By Allison Klein
Washington Post Staff Writer
Sunday, April 26, 2009
Just after midnight, a black Honda Element sped toward the Pentagon. The car blew past a stop sign, and when police pulled over the driver, they saw a familiar sight: He was unable to stand without swaying, slurred his speech and reeked of alcohol.
The driver, Michael Songer, 44, had taken a wrong turn at the sprawling Pentagon complex, a maze of roads that has become an unintended -- but highly effective -- snare for drunk drivers in Northern Virginia.
About every other night, someone who shouldn't be behind the wheel inevitably ends up lost among the bewildering streets and parking lots surrounding the country's military headquarters. Many drive from the District to Virginia, get off the highway too soon and find themselves in territory that's unfamiliar and heavily guarded. They're easy to spot, police say.
"Not many people come on the reservation at midnight," said Pentagon police spokesman Chris Layman. "It's pretty obvious when they do, and when they're going the wrong way on a one-way street."
Sometimes, he said, they drive around and around in circles. Or worse, crash into a barrier or curb. Navigating the web of major highways around the Pentagon can be a brainteaser when sober. One wrong turn and you're there. Add alcohol, and motorists barely have a chance.
Already this year, Pentagon police have charged 58 people with drunken driving. Last year, they charged 128 people.
Most arrests are between midnight and 4 a.m., when the complex is virtually empty, and often on Boundary Channel Drive, a straight stretch where lead-footers might be tempted to speed.
Typically, they are people going to and from night spots in such places as Georgetown, Pentagon City and Crystal City. Three of those arrested in the past 15 months work at the Pentagon.
Part of the confusion is that three major roadways -- Interstate 395, Route 110 and Route 27 -- intersect around the building in Arlington County.
When drivers are pulled over at the Pentagon for drunken driving, they're charged with a federal crime because they're on government property. Their cases go to U.S. District Court in Alexandria -- the same courthouse that handled the trials of American Taliban fighter John Walker Lindh and Sept. 11 co-conspirator Zacarias Moussaoui.
In fact, Moussaoui's attorney, Alan Yamamoto, represents many of those charged with drunken driving at the Pentagon. His clients usually have the same account of what happened: "They end up at the Pentagon, and they don't know how they got there," he said.
He can almost recite the story with them.
"You just sit there and nod your head," he said. "You know what they're going to say."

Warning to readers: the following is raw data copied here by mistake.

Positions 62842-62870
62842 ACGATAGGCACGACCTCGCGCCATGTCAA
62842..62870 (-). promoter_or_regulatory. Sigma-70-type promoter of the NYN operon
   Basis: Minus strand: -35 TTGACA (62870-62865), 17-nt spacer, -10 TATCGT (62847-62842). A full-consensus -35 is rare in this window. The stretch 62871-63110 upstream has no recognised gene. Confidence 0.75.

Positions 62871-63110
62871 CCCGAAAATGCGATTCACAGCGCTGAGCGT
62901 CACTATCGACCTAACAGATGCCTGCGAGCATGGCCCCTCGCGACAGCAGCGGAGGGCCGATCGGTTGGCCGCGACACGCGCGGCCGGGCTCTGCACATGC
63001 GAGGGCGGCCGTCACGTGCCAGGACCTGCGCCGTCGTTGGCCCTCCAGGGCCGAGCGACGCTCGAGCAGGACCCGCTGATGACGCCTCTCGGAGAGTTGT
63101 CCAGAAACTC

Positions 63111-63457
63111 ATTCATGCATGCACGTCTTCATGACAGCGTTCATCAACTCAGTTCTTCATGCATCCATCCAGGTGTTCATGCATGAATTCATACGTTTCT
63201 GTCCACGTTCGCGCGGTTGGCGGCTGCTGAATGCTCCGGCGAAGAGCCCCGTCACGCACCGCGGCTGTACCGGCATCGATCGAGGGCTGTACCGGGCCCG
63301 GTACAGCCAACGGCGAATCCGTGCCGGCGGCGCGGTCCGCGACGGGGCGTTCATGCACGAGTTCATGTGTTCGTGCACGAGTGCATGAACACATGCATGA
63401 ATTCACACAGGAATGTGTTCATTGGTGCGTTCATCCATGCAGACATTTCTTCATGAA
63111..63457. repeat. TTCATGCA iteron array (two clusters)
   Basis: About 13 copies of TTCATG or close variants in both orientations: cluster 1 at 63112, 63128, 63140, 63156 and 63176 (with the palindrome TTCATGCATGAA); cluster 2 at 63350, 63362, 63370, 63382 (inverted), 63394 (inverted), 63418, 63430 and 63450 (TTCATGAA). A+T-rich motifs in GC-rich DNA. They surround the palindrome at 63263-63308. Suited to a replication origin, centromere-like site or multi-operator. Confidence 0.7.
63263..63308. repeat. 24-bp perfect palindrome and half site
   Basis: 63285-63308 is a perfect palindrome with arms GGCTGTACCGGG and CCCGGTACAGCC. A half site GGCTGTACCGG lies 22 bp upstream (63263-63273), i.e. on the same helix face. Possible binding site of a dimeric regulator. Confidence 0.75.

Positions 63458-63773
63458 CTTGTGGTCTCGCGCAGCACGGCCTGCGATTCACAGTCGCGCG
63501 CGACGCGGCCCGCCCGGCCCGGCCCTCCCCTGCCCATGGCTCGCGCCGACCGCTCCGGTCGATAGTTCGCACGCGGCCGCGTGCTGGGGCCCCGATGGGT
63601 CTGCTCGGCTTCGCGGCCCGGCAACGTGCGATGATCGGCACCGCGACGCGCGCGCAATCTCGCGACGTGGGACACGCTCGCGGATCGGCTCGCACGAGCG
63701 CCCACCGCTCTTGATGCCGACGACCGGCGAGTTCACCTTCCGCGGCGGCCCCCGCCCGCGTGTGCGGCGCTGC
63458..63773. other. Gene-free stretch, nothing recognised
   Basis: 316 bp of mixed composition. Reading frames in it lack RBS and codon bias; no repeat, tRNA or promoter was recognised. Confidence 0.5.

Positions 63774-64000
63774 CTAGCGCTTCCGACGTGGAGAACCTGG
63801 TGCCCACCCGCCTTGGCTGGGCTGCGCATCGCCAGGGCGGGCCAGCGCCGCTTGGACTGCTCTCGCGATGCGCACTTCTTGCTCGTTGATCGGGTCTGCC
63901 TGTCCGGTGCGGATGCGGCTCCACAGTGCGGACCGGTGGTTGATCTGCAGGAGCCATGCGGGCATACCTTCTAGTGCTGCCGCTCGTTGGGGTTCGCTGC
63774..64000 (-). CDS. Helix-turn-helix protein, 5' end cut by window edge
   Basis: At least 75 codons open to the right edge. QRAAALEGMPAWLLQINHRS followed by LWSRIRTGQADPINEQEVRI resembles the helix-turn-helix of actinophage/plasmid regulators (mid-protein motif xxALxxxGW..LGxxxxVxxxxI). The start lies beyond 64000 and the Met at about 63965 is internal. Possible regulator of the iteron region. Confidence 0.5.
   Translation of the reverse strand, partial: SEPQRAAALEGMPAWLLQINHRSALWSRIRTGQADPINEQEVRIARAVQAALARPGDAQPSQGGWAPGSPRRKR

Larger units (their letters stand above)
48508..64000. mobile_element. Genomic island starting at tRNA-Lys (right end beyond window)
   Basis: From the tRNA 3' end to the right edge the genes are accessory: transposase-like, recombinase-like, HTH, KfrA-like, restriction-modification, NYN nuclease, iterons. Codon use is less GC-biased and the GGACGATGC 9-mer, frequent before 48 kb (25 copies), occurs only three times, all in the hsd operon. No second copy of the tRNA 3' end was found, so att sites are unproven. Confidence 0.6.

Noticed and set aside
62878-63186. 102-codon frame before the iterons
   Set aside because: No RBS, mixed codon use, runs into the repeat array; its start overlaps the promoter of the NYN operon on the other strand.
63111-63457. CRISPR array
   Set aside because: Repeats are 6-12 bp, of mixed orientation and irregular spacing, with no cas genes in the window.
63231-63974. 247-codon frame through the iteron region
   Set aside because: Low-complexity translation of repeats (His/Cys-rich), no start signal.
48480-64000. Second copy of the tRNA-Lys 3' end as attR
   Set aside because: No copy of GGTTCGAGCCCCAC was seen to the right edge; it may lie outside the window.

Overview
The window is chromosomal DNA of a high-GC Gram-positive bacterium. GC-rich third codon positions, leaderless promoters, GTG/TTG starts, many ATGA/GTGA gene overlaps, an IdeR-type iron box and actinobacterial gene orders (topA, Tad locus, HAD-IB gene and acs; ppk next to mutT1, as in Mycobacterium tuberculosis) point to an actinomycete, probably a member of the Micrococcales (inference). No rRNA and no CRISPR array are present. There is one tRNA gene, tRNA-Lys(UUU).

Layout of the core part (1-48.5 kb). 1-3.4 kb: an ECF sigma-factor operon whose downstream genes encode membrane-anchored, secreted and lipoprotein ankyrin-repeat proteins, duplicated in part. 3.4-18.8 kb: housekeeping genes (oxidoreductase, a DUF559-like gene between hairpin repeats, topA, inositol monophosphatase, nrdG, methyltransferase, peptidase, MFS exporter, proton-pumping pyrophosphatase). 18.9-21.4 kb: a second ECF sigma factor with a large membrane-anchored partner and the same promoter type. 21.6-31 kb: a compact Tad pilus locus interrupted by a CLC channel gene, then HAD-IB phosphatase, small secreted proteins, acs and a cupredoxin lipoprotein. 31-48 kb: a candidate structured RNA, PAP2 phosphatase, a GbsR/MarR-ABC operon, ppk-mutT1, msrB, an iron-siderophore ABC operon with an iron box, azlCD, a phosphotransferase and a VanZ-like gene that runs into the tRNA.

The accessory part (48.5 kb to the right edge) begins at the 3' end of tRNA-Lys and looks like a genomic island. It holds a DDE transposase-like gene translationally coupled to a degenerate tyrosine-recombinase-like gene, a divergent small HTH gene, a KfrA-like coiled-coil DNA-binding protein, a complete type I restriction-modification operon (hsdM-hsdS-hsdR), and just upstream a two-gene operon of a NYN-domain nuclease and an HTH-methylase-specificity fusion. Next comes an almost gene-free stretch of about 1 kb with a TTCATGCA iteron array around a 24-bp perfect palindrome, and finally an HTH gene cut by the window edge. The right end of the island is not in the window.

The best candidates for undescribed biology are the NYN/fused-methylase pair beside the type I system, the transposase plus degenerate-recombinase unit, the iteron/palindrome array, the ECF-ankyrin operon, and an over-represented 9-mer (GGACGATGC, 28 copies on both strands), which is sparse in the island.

Like most drunken driving cases, the defendants generally plead guilty, Yamamoto said. The penalty is up to six months in jail and a $5,000 fine.
Songer, the man who sped through the stop sign at South Rotary Road and Eads Street on Dec. 5, was sentenced to six days in jail for drunken driving, according to prosecutors and court records. After police stopped him that night, he had a flat tire and "fresh damage" to his Honda, prosecutors said. Songer, of Vienna, told police that he had smacked into a parking garage in the District as he was pulling out.
About two months earlier, Gregory Mudd's Mini Cooper was not as lucky. About midnight Sept. 26, police found his car in the Pentagon's south parking lot -- abandoned, air bags deployed and with heavy front-end damage. Police saw a man trying to leave the area in a taxi and arrested him. Mudd, 30, of Prince George's County, told police that he had been driving the car, and he was found guilty of driving under the influence in January, according to prosecutors and court records.
Police at the Pentagon don't seek out impaired drivers, but if they notice them, they have to act, said Steven E. Calvery, director of the Pentagon Force Protection Agency, which has more than 1,000 officers protecting the complex.
Calvery said that when he started in the position in 2006, he had no idea that the vast majority of his officers' arrests -- between 75 and 80 percent -- would be for drunken driving.
"It's unsettling that that many people are driving drunk, if you think about it," Calvery said.
The confusing setup of the building might make a conspiracy-minded person ask whether it was purposely done that way when it was built in 1943 to deter visitors.
"Absolutely not," said Stuart Rochester, chief historian for the office of the secretary of Defense.
He said it's a byproduct of the huge undertaking, which houses 23,000 workers in a building that spans three times the floor space of the Empire State Building. The building has 16 parking lots.
More than 1,000 visitors come to the building each day, many by Metro.
The Pentagon's own Web site tells visitors to take public transportation and warns that driving through the District during rush hours is "asking for trouble" and that the options to get to the Pentagon are "tricky" and "trickier."
Staff researcher Meg Smith contributed to this report.